Migrationspolitik (Migration policy)
Migration policy regulates the administration and organisation of immigration and resettlement in Germany. It also applies to the domestic policy measures which govern aspects of every-day life and work for immigrants, such as the permits required for immigration, residence, employment and settlement.
The recruitment of migrant workers in the Federal Republic of Germany from 1955 onwards was not accompanied by long-term domestic policy measures, as it was assumed that migrants would be returning to their home countries. The state-imposed ban on recruitment in 1973 was followed by a more restrictive immigration policy, and formal incentives to encourage migrants to return home were also launched.
From the 1980s onwards, the number of asylum seekers in Germany and Europe increased. The reform of German asylum law marked the introduction of more stringent legislation pertaining to asylum seekers; from now on, the arrival route and an assessment of the situation in the country of origin were crucial for the acceptance or rejection of the asylum application.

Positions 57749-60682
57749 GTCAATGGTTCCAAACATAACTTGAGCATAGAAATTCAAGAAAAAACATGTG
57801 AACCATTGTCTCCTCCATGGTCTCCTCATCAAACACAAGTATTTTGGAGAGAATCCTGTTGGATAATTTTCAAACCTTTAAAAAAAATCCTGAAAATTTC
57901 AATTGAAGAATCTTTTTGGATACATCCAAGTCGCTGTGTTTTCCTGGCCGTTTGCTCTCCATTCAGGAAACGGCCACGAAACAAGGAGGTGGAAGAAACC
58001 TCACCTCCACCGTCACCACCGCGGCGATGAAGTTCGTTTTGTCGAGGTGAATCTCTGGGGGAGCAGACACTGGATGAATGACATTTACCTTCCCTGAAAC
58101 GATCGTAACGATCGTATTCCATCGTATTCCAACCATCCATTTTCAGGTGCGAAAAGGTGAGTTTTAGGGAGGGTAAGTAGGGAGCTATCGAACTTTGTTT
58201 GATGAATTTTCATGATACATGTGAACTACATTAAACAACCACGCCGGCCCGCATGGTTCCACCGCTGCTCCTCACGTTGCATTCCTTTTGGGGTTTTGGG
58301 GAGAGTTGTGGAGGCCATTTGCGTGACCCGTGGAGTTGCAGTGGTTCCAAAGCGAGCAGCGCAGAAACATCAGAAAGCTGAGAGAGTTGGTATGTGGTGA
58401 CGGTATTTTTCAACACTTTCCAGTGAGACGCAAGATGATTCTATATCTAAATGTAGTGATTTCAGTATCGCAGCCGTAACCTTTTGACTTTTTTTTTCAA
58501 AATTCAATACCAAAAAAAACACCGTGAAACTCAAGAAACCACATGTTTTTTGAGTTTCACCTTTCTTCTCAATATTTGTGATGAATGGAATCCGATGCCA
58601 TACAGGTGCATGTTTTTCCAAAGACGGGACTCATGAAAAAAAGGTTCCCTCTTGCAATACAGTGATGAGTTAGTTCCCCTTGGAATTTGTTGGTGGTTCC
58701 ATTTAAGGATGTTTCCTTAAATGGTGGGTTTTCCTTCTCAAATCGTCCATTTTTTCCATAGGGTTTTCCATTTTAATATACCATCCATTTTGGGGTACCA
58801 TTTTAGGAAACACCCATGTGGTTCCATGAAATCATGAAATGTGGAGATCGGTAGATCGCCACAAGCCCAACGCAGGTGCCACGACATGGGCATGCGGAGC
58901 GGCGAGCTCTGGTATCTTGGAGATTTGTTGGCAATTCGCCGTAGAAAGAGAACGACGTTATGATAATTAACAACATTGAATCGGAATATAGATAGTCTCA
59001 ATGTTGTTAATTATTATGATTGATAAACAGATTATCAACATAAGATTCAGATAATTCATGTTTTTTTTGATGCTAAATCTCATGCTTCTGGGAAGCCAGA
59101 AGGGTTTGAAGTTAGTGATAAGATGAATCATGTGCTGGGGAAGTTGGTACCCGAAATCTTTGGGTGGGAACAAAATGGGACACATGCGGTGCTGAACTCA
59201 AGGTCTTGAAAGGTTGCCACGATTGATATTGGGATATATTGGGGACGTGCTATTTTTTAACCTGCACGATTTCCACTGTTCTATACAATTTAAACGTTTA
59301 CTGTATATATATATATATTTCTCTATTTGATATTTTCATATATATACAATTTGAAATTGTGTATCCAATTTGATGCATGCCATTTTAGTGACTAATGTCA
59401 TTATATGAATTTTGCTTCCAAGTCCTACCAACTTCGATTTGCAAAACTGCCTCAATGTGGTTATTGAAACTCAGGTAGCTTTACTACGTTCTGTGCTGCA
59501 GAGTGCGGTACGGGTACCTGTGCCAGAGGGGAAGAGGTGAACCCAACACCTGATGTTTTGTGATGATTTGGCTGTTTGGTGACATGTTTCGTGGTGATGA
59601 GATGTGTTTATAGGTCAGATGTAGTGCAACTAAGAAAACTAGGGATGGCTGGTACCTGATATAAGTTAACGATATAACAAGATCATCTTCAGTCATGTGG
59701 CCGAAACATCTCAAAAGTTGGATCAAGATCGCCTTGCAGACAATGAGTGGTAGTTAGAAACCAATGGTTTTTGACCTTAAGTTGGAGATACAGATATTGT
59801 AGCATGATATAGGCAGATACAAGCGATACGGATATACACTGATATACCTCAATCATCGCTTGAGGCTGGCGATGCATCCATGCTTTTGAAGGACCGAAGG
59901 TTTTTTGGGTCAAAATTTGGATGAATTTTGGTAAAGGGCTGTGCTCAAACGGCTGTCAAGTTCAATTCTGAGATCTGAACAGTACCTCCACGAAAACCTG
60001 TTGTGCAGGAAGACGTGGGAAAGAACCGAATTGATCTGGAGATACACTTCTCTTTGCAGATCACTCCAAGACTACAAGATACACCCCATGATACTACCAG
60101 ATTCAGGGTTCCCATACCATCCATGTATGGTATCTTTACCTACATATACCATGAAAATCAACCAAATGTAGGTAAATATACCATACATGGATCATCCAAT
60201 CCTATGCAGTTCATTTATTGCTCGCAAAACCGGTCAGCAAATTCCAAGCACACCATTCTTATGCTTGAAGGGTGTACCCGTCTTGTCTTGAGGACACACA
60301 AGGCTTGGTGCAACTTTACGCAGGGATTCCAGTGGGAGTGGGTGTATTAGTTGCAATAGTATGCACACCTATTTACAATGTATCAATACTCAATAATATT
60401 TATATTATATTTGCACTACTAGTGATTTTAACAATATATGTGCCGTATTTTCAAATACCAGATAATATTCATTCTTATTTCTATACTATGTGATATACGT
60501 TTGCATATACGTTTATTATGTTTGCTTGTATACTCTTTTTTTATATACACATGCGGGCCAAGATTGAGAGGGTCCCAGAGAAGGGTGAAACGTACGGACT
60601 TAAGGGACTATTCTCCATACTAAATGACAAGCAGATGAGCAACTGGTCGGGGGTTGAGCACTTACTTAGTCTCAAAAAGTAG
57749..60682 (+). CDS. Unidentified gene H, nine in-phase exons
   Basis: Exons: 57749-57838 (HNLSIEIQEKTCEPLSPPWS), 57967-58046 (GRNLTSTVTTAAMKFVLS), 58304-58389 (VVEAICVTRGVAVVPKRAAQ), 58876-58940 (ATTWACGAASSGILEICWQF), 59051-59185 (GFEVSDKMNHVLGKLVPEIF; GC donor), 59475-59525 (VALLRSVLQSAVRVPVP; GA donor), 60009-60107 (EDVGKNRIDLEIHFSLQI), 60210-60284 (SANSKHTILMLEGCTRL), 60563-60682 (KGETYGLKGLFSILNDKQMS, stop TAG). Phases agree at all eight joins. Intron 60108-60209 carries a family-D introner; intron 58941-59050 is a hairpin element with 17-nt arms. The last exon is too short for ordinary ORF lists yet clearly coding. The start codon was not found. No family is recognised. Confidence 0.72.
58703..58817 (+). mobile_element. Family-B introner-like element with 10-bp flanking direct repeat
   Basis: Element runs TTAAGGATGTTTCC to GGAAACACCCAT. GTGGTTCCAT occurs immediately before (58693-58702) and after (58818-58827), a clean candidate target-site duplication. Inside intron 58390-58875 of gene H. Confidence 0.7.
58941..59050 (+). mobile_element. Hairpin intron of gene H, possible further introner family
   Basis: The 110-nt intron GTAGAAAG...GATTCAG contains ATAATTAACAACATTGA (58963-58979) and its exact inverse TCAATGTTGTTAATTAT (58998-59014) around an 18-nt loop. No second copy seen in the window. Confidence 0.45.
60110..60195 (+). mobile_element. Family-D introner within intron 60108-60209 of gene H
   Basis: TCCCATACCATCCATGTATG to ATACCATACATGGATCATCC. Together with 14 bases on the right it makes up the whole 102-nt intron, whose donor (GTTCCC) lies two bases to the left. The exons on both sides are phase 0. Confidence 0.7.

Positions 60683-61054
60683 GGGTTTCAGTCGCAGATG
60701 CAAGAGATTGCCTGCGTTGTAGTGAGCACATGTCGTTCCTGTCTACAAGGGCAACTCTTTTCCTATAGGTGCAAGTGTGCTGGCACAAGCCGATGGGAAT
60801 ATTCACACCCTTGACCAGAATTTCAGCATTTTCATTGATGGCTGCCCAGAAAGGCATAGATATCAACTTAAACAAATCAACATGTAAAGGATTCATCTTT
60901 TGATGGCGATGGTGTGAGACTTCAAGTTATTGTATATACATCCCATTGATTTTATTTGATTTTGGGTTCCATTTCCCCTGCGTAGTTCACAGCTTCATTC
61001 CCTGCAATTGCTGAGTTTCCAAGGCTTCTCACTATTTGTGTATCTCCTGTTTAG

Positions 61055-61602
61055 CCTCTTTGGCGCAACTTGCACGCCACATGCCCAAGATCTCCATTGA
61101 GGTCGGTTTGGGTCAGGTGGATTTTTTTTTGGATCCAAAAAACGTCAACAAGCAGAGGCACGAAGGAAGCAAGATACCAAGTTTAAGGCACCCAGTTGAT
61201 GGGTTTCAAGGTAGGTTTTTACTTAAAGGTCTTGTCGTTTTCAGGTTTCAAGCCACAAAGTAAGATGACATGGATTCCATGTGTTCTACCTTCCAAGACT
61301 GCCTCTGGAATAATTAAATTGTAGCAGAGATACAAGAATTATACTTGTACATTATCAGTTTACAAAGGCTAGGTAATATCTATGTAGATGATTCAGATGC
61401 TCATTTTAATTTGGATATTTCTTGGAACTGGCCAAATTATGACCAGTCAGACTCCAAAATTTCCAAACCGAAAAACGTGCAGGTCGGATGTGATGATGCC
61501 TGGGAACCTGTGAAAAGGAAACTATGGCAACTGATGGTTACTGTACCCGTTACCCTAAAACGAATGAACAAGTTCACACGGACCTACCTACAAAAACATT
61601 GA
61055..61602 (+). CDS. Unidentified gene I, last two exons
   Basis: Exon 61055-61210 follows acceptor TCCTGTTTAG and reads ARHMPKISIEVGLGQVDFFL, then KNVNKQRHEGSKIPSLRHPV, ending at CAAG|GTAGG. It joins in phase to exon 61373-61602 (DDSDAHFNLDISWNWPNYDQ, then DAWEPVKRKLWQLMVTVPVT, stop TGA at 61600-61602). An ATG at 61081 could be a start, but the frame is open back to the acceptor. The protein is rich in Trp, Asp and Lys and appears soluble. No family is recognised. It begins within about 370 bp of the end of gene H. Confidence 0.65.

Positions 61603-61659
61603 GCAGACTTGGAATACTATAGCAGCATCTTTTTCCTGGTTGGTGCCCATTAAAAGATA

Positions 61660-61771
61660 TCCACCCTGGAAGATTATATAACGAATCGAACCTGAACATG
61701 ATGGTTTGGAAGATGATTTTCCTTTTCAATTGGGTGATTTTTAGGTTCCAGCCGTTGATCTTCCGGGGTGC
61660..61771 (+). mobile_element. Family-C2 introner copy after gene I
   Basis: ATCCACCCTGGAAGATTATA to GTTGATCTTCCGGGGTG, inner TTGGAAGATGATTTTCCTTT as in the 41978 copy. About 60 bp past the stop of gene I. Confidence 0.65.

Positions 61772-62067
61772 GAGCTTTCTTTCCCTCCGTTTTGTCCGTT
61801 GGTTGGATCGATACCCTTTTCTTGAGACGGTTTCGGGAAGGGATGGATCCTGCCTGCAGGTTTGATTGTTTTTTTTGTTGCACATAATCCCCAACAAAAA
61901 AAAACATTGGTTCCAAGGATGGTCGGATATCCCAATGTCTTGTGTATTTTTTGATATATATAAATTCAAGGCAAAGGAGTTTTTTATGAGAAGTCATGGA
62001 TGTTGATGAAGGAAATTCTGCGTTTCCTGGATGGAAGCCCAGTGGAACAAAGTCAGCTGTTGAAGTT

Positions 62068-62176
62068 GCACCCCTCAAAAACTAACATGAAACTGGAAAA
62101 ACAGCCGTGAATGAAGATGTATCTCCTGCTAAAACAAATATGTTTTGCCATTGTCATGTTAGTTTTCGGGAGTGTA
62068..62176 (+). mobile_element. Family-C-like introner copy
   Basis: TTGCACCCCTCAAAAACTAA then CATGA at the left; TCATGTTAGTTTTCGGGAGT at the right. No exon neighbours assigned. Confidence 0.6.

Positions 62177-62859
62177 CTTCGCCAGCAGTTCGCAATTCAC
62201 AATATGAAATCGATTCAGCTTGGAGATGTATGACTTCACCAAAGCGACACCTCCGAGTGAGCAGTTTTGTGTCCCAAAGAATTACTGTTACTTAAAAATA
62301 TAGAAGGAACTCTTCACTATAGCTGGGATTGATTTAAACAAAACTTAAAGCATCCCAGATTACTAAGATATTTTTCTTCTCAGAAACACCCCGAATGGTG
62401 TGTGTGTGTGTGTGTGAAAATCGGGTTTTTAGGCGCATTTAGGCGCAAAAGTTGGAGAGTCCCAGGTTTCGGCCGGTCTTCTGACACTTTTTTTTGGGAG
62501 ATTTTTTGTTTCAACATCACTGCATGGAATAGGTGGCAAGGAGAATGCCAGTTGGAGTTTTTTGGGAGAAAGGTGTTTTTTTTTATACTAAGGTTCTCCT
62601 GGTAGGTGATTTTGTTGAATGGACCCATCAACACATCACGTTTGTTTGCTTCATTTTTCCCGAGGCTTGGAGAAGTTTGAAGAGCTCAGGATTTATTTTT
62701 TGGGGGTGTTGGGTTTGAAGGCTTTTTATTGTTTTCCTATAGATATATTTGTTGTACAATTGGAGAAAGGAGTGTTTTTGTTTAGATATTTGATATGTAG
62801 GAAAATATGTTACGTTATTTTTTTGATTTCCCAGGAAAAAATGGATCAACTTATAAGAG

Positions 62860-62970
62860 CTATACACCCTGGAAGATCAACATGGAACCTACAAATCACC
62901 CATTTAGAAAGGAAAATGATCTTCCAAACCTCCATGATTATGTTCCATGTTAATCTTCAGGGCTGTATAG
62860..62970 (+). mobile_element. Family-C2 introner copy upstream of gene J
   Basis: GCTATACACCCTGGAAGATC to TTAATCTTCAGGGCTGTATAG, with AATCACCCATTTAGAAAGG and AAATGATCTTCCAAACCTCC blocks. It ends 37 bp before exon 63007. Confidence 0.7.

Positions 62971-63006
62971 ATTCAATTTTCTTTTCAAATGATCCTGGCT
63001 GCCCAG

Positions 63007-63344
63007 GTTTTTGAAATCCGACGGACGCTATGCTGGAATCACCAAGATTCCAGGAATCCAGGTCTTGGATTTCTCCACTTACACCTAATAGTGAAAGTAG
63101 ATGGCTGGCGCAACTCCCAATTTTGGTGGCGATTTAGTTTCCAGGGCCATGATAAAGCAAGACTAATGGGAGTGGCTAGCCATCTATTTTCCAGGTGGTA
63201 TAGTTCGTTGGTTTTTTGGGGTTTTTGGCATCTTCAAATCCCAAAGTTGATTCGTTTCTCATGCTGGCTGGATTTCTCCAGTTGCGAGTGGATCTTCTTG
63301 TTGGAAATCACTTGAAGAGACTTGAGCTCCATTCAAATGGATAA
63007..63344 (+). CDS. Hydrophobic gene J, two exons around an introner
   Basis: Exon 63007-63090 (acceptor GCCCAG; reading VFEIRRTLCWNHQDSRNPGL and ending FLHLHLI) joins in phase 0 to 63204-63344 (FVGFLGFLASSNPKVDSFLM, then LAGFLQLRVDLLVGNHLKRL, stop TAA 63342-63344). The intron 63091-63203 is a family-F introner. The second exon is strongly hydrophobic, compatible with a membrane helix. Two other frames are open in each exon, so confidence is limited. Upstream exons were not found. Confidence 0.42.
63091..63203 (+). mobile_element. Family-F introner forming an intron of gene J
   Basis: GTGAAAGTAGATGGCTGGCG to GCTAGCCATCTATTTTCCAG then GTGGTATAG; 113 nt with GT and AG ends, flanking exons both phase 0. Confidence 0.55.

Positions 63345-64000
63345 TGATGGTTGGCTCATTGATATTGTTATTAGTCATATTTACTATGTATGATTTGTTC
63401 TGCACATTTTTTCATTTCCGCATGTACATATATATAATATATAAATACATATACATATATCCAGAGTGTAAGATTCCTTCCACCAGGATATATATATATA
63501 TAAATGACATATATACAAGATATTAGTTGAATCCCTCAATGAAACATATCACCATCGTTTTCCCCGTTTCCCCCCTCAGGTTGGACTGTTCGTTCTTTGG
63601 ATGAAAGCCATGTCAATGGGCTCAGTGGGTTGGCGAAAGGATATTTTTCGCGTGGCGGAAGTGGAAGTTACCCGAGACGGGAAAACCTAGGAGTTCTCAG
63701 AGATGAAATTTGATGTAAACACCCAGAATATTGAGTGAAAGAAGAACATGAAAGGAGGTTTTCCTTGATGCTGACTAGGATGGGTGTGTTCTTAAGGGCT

In 1991, Germany's Immigration Act was reformed and a more sophisticated system of residence permit types with corresponding rights was introduced. In the late 1990s, new regulations entered into force, which brought about an improvement in the legal status of children born to foreign parents in Germany, making it easier for them to acquire German citizenship based on amended provisions on nationality.
In 2005, the new Immigration Act was finally adopted. Its provisions include a requirement for spouses joining their husbands or wives in Germany to demonstrate German language skills before arrival, and making integration measures, such as attendance at orientation and languages courses, mandatory.
Migration policy in Germany also reflects the Europeanisation of this policy area, mainly in the form of common border protection and harmonisation of asylum policy.